Publisher: Henry Holt and Co.
Release Date: June 22nd, 2010
Source: Borrowed from Library
Sometime in the future, a lonely, windswept island is populated solely by women. Among these women is a group of teenaged Trackers—expert equestrians and archers—whose job is to protect their shores from the enemy. The enemy, they’ve been told, is men. When these girls come upon a partially buried home from the distant past, they are fascinated by the strange objects—high-heeled shoes, teen magazines, make-up—found there. What are they to make of these mysterious things? And what does it mean for their strict society where friendship is forbidden and rules must be obeyed—at all costs?
I just finished reading Nomansland, by Lesley Hauge. It was incredible. It was unlike anything I’ve read before. No Vampires, Fairies, Magic — Nomansland is unique. The story takes place in the future, on a wind-swept island called Foundland, where there are no men. In fact, the women in Foundland are taught that men are the enemy. Women run the island, grow the crops, tend the animals, and defend the island from an enemy that never shows up.
As I read this book, I kept waiting for action, maybe an attack, but about 3/4 of the way through, I realized that Nomansland was not meant to have action. It was meant for us to think, to contemplate, to ponder over what we call normal and common in our lives.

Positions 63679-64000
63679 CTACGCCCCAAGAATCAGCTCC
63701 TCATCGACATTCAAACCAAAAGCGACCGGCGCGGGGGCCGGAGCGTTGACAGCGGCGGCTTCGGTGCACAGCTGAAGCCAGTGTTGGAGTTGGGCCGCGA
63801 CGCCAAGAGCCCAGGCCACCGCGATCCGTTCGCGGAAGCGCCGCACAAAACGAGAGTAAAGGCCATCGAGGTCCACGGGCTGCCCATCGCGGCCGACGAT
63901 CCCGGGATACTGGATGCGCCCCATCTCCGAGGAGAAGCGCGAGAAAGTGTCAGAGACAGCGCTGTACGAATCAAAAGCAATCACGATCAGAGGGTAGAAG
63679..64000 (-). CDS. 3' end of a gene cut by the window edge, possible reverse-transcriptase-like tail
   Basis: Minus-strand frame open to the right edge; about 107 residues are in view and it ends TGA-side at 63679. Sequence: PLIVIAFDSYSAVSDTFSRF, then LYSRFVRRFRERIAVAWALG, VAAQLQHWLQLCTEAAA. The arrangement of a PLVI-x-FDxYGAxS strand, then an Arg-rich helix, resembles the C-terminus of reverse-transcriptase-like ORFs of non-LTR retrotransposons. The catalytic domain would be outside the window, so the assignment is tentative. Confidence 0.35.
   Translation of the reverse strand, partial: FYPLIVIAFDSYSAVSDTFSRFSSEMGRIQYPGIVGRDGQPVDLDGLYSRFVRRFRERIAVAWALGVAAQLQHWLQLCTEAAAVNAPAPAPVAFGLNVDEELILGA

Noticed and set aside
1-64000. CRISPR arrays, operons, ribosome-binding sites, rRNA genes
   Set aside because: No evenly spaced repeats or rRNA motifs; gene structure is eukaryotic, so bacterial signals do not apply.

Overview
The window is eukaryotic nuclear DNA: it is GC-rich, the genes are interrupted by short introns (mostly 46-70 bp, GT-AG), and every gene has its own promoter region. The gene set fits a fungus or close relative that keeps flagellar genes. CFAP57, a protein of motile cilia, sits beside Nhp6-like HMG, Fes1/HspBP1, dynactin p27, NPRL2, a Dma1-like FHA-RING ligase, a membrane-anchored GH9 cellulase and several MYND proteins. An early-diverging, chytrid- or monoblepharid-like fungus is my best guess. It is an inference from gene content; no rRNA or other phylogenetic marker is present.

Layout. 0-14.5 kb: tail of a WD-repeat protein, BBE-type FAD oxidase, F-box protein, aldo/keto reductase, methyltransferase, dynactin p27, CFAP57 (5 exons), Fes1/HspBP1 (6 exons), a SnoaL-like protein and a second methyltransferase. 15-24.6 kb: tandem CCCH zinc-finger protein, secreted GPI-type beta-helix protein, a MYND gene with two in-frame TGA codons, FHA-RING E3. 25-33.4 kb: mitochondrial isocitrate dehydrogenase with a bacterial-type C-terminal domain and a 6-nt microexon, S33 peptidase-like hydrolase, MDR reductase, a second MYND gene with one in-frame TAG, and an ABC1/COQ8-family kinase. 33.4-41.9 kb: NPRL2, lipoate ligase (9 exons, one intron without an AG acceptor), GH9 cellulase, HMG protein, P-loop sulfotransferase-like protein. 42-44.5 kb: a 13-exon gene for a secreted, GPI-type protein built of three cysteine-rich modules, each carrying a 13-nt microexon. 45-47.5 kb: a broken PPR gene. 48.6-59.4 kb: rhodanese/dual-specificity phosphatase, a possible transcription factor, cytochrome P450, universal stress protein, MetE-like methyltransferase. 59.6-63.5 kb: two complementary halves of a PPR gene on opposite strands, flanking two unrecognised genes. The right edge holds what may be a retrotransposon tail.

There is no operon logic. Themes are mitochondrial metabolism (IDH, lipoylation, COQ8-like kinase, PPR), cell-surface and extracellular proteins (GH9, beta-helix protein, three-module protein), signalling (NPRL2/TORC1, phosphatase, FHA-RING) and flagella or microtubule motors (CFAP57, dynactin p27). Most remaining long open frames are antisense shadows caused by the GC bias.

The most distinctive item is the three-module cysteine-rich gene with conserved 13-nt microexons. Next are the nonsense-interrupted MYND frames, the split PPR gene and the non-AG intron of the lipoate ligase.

The main character, Keller, follows all the rules, whatever they may be. She accepts her way of life, even if she’s not satisfied in it. When a group of girls, including Keller, finds an underground cavern filled with “smooth glossy, bound books” (magazines), colored paints (make-up), and “shoes that were probably used as weapons” (high-heels) – all things forbidden to them. Keller wonders what made the Old People from the Time Before so… bad. And why do the women and girls of Foundland have to live this way, forbidden from many things that will make them happy? Why live such a dull and colorless life is isolation?
Overall, I really liked this book. It wasn’t full of action or suspense, but I felt the need to turn the page to find out what happens to Keller, if her questions will be answered, and by whom. I enjoyed the ending as well, which gives new hope to the island of Nomansland, but most of all, to Keller.